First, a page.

Liquid-rich unconventional reservoirs are currently popular targets for development by the industry. However, hydrocarbon liquid recovery in unconventional reservoirs can be very low, primarily due to low permeability, but also partly due to adsorption of heavier hydrocarbon components. Previous studies have demonstrated that the heaviest components (butane+) are the most strongly adsorbed while being the most valuable commodity. Therefore, the development of methods to enhance recovery of these strongly-adsorbed components is very appealing to operators. The purpose of this study is therefore to investigate the possibility of incremental recovery of oil in a low-permeability reservoir by injecting a non-hydrocarbon gas (CO2) into the reservoir using a huff-n-puff procedure.

A feasibility study of CO2-enhanced production in a liquid-rich (volatile oil) low-permeability (tight) reservoir in Western Canada is conducted using rigorous compositional simulation combined with multi-component adsorption modelling. The simulation model used for a sensitivity analysis was previously calibrated using flowback data obtained from a multi-fractured horizontal well (Clarkson et al., 2016a). A unique aspect of that study was that multi-layer PVT and fluid properties in the reservoir were estimated using a novel procedure; however, adsorption of the reservoir fluids was ignored. In the current study, an innovative approach developed by Clarkson and Haghshenas (2016) was applied for estimating high pressure/temperature (in-situ) adsorption of reservoir fluid components and CO2 using a combination of low pressure adsorption data and the simplified local density model. This approach was required because, typically, the only reservoir samples available along horizontal wells are cuttings, which are not available in sufficient quantities for direct high pressure adsorption measurements. A general equation was also developed for defining the diffusivity coefficient in nanopores which can be directly applied in a commercial numerical simulator. Sensitivity studies were then performed for different huff-n-puff operating conditions, and for the range in different reservoir fluids obtained by Clarkson et al. (2016a).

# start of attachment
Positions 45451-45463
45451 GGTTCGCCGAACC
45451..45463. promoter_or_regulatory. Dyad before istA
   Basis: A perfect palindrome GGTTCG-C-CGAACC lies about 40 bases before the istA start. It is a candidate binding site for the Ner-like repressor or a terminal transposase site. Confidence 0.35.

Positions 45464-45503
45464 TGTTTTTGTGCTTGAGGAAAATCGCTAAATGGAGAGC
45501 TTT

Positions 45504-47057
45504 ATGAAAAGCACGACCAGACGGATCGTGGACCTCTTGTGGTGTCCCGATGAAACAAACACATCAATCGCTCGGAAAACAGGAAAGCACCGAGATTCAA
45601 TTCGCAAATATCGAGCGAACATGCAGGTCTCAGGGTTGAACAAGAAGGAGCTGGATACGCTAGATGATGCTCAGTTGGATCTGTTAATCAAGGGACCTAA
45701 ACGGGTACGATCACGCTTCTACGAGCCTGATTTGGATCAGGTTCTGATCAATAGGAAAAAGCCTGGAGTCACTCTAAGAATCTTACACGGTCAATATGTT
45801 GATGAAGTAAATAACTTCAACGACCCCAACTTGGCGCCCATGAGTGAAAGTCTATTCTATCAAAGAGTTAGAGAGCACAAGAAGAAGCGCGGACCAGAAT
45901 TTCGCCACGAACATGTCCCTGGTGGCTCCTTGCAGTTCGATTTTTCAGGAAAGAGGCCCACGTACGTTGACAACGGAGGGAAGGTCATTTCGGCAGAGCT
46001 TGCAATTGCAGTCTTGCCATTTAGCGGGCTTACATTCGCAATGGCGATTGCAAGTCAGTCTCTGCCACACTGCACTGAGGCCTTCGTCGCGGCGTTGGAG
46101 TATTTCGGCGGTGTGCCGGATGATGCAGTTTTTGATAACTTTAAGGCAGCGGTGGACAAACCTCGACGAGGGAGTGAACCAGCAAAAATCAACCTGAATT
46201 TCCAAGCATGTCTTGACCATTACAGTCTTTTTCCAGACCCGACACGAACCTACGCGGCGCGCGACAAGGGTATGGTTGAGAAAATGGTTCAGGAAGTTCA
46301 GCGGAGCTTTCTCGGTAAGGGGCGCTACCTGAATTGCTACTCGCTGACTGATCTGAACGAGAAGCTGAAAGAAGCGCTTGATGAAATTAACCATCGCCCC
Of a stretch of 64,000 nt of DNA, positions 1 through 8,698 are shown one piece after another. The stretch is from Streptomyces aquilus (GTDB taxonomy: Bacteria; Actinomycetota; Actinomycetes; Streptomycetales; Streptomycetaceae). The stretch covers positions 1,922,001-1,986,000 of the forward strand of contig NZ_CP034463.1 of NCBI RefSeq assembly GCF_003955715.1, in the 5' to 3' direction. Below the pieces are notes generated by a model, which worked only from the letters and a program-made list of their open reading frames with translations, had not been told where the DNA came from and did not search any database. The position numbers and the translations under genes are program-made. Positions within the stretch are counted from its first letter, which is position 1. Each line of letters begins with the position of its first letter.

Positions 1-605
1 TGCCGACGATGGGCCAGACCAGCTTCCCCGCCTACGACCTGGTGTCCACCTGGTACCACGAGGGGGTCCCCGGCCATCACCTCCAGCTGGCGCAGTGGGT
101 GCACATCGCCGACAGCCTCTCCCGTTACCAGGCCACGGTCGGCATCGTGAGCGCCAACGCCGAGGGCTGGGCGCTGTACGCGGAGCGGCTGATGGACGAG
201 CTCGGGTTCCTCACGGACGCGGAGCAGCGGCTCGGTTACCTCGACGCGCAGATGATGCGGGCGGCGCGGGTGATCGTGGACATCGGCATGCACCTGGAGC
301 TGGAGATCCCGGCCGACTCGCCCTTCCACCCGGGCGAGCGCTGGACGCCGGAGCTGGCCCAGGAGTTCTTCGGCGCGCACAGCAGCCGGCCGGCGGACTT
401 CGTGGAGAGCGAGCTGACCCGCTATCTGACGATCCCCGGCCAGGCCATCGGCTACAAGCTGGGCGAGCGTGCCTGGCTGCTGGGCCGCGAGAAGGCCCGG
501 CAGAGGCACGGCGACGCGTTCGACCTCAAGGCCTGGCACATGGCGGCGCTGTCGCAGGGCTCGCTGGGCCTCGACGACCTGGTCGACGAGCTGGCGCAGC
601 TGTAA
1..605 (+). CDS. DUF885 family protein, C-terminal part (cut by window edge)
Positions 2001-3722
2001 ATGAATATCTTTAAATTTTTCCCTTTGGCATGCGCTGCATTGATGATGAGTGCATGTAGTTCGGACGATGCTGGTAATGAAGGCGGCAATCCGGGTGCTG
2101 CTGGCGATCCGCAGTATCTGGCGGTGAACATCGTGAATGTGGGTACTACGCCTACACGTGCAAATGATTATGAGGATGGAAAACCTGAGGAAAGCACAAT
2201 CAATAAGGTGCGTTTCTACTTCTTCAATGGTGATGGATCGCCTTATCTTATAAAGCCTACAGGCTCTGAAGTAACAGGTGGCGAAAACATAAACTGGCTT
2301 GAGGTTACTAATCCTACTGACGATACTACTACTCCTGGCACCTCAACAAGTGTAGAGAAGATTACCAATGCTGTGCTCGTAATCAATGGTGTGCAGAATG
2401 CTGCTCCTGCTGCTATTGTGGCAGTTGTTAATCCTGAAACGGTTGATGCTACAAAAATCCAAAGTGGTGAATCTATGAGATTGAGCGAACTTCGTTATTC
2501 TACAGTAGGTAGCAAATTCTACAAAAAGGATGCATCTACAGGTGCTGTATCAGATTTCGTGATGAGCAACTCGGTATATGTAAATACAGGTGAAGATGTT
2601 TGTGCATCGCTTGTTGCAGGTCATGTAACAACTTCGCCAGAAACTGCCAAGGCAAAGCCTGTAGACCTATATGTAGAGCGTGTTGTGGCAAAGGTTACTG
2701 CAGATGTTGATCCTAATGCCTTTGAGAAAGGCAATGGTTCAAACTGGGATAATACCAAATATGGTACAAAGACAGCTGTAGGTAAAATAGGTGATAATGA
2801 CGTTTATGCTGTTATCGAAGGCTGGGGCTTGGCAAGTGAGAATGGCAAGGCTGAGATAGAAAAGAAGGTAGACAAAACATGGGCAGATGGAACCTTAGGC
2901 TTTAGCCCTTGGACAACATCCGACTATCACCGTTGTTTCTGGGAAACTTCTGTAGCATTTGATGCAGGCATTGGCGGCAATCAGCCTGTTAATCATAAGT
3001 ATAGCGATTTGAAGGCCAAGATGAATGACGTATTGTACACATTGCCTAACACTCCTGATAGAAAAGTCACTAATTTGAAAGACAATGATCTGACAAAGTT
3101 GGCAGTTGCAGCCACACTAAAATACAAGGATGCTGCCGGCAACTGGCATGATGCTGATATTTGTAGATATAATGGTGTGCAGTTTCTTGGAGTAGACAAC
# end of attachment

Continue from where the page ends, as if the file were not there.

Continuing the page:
The huff-n-puff sensitivity study demonstrates that, for the operating conditions applied, results of CO2 injection are positive (incremental recovery over primary production) only when adsorption/diffusion effects are included in the model. Further, for the 1000 day evaluation period, the combination of shorter injection times (40 days) and longer soak periods (60 days) are required to yield incremental recovery. When uniform in-situ fluid compositions are assumed, lower saturation pressure fluids are more amenable to the CO2 huff-n-puff procedure than higher bubble point fluids. However, when fluid compositions vary by geologic horizon, as they do in this study, this heterogeneity must be considered in the analysis for an accurate assessment of CO2 EOR.

To our knowledge, this is the first time that reservoir fluid component adsorption and reservoir fluid property variability by layer in an unconventional reservoir has been considered while planning for CO2-enhanced liquid recovery. This study provides some insight into the selection of optimal well operating conditions for CO2 injection while considering the effects of adsorption selectivity, pore wall-fluid molecular interaction, and thermodynamic behavior of the fluid.

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